Intangible Assets


New study shows importance of communicating intangible assets

Value of IABC Research Foundation Luncheon was Intangible<?xml:namespace prefix = o ns = “urn:schemas-microsoft-com:office:office” />

By Edward Lundquist, ABC

 

The IABC Research Foundation’s annual luncheon, held June 10 at the International Conference in <?xml:namespace prefix = st1 ns = “urn:schemas-microsoft-com:office:smarttags” />Toronto, provided a solid understanding about something that’s intangible.

 

Dr. Tamara Gillis, ABC, past chair of the foundation, presented an overview of recent foundation-sponsored research titled “Intangible Assets and Communication” by a team of researchers from the Norwegian School of Management including Hanno Roberts, Peggy Simcic Bronn and Karl-Joachim Bruenig.  

 

What are intangible assets?  Like cash, facilities, inventory, and equipment, they are things that add value to a company or organization, but they can’t be touched, felt or seen.  The term is defined by the British Department of Inland Revenue as “non financial fixed assets that do not have physical substance but are identifiable and are controlled by the entity through custody or legal rights.”  Intangible assets include things like brand names, patents, copyrights, goodwill, ideas and relationships.  Companies may carry these assets on their balance sheets, or they may tout them when trying to promote their stock or sale price.  But these “blue sky” assets have real value to a company, but cannot easily be measured, weighed, divided up or distributed to shareholders.

 

“Today companies derive their value from more than just things. Their value and future success depends on intangible assets,” says Gillis, an associate professor of communication at Elizabethtown College in Pennsylvania. 

 

For intellectual property and intangible assets to have value, stakeholders must know about them.  That’s a communication function.

 

“From a communication point of view, intangible assets are important because stakeholders such as consumers, political authorities, interest organizations and potential employees are more conscious today and are highly knowledgeable about where they stand and what they want from our companies,” says Gillis.

 

Where companies used to be capital-intensive, with large factories, significant investments in machine tools or other equipment, and real estate, today’s companies more often draw upon the intellectual capacity of their employees.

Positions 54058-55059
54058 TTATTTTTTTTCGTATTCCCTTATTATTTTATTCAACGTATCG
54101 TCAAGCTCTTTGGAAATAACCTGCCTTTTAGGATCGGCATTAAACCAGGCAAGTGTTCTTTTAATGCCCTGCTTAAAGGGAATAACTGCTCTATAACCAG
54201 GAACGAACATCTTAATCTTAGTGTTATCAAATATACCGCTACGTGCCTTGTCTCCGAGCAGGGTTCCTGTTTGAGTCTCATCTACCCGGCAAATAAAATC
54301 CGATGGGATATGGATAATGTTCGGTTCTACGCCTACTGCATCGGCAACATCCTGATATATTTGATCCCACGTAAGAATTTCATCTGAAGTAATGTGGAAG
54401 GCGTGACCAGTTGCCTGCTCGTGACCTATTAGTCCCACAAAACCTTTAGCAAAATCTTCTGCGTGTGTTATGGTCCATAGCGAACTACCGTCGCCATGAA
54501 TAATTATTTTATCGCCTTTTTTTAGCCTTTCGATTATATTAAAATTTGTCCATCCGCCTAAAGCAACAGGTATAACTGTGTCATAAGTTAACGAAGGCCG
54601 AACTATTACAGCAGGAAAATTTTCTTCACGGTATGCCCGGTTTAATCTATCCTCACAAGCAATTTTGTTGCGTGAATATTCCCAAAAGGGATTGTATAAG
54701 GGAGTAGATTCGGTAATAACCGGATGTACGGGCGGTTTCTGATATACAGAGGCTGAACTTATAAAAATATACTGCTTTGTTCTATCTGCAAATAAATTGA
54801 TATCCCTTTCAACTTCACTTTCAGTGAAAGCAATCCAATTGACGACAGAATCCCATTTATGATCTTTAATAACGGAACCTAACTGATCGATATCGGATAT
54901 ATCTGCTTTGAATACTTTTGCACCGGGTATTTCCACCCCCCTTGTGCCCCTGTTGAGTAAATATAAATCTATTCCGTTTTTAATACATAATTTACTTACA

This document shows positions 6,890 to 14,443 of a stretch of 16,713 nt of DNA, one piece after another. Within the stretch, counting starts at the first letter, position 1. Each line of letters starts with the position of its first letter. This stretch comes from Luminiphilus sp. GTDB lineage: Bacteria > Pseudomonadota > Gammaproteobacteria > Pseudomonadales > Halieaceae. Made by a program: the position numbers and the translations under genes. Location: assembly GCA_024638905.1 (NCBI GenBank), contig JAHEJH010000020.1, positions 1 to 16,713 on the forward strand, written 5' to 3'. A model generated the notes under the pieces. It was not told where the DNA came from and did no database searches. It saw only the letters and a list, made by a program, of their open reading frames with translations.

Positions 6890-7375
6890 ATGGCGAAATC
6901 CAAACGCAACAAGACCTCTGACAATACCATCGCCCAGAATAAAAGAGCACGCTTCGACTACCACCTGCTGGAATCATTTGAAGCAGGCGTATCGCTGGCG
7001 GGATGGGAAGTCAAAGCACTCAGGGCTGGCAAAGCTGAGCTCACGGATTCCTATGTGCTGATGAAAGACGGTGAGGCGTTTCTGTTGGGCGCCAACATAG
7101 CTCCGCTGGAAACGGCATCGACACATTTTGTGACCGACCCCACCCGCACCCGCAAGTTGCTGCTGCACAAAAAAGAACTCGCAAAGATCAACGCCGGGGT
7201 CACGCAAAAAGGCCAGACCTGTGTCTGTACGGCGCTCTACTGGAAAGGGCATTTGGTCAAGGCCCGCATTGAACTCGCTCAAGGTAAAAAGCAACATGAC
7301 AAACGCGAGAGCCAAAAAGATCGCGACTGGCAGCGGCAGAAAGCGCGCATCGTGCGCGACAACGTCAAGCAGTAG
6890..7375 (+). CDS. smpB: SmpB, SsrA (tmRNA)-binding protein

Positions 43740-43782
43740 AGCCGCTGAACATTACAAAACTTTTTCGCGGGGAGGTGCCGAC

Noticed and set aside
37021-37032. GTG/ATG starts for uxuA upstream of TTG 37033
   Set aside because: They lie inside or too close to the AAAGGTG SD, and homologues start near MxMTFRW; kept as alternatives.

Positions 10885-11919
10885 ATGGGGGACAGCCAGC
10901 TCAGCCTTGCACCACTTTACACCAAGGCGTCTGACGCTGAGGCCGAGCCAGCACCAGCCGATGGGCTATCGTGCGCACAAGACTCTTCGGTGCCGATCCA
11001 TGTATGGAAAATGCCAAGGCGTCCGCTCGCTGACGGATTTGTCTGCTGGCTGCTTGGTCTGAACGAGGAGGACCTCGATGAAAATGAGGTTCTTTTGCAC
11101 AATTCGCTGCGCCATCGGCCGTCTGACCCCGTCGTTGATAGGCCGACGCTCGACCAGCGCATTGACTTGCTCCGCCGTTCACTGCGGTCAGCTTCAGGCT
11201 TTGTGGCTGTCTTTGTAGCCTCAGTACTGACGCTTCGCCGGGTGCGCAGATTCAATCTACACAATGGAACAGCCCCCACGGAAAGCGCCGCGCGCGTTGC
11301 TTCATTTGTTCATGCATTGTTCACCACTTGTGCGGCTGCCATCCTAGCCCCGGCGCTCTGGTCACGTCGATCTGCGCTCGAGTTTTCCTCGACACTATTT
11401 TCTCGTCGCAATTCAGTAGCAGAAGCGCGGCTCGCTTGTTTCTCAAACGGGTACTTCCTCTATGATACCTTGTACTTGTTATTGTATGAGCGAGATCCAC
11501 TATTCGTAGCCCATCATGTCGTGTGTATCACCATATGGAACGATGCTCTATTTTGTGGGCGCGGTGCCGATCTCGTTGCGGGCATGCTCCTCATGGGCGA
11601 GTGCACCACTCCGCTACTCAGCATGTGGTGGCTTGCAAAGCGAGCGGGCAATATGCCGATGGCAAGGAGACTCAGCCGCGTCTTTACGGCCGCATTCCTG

A new IABC Research Foundation study titled “Intangible Assets and Communication” by a team of researchers from the Norwegian School of Management including Hanno Roberts, Peggy Simcic Bronn and Karl-Joachim Bruenig.  The team defines companies by their use of knowledge. All organizations are knowledge organizations, the team says, ranging from knowledge-intensive service providers to high-tech manufacturers, building upon knowledge work as their primary value-adding process.

 

Firms always have had knowledge as one of their resources, but its competitive relevance and intensity has dramatically increased over the last decade. Knowledge organizations can be categorized on the basis of their knowledge utilization, i.e., the way they deploy their knowledge resource. Within the knowledge economy, firms can be either:

         knowledge-based;

         knowledge-intensive, or;

         knowledge-driven.

 

Knowledge-based firms have knowledge as the only outcome of their transformation processes, such as consultancies or educational institutions.  Knowledge-intensive firms have knowledge as one of their outcomes in parallel to their manufacturing or service production such as software development or car manufacturing. Finally, knowledge-driven firms do not have knowledge as their main output but rather as their input, nor have they centered their transformation process on it.  An example of a knowledge-driven firm is an electrical installation firm where the professional training of the operators is the key knowledge input.

 

According to Gillis, communication as an element that is reflected in financial documentation only as an expense. Yet, the research team shows through this study that managing communication is a key to creating value and revealing the value of other intangible assets.

 

“The researchers suggest that elements of the communication function must be acknowledged as assets for the company in financial documentation, since without this and other intangible assets, the structural and tangible assets would not exist. For example, without acknowledging the value of human capital and relational capital, tangible assets such as products and services would not exist for the company to make an end profit,” Gillis said.

 

In essence, those assets that add value to a company only have true value if stakeholders know about them.  The better job the organization’s communications staff does telling the organization’s story, the greater the value of those intangible assets.

 

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